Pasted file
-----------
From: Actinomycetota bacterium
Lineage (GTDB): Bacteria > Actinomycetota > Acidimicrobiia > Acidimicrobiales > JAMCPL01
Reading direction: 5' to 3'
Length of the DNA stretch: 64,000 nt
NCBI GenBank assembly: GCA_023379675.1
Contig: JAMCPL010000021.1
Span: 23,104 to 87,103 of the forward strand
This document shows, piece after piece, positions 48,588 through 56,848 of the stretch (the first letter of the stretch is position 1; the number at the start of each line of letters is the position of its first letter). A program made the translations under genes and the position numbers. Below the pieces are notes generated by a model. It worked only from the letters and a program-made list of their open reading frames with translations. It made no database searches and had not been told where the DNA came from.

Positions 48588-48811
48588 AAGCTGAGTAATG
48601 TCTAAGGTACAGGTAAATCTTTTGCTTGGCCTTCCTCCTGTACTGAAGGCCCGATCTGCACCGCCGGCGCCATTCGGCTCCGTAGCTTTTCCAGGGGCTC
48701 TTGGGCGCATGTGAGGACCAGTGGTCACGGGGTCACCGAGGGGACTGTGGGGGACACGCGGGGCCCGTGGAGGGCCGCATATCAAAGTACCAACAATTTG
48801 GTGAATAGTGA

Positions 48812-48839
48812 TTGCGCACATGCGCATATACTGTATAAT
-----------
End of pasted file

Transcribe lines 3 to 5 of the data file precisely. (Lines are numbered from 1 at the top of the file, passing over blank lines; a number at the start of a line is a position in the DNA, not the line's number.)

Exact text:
Reading direction: 5' to 3'
Length of the DNA stretch: 64,000 nt
NCBI GenBank assembly: GCA_023379675.1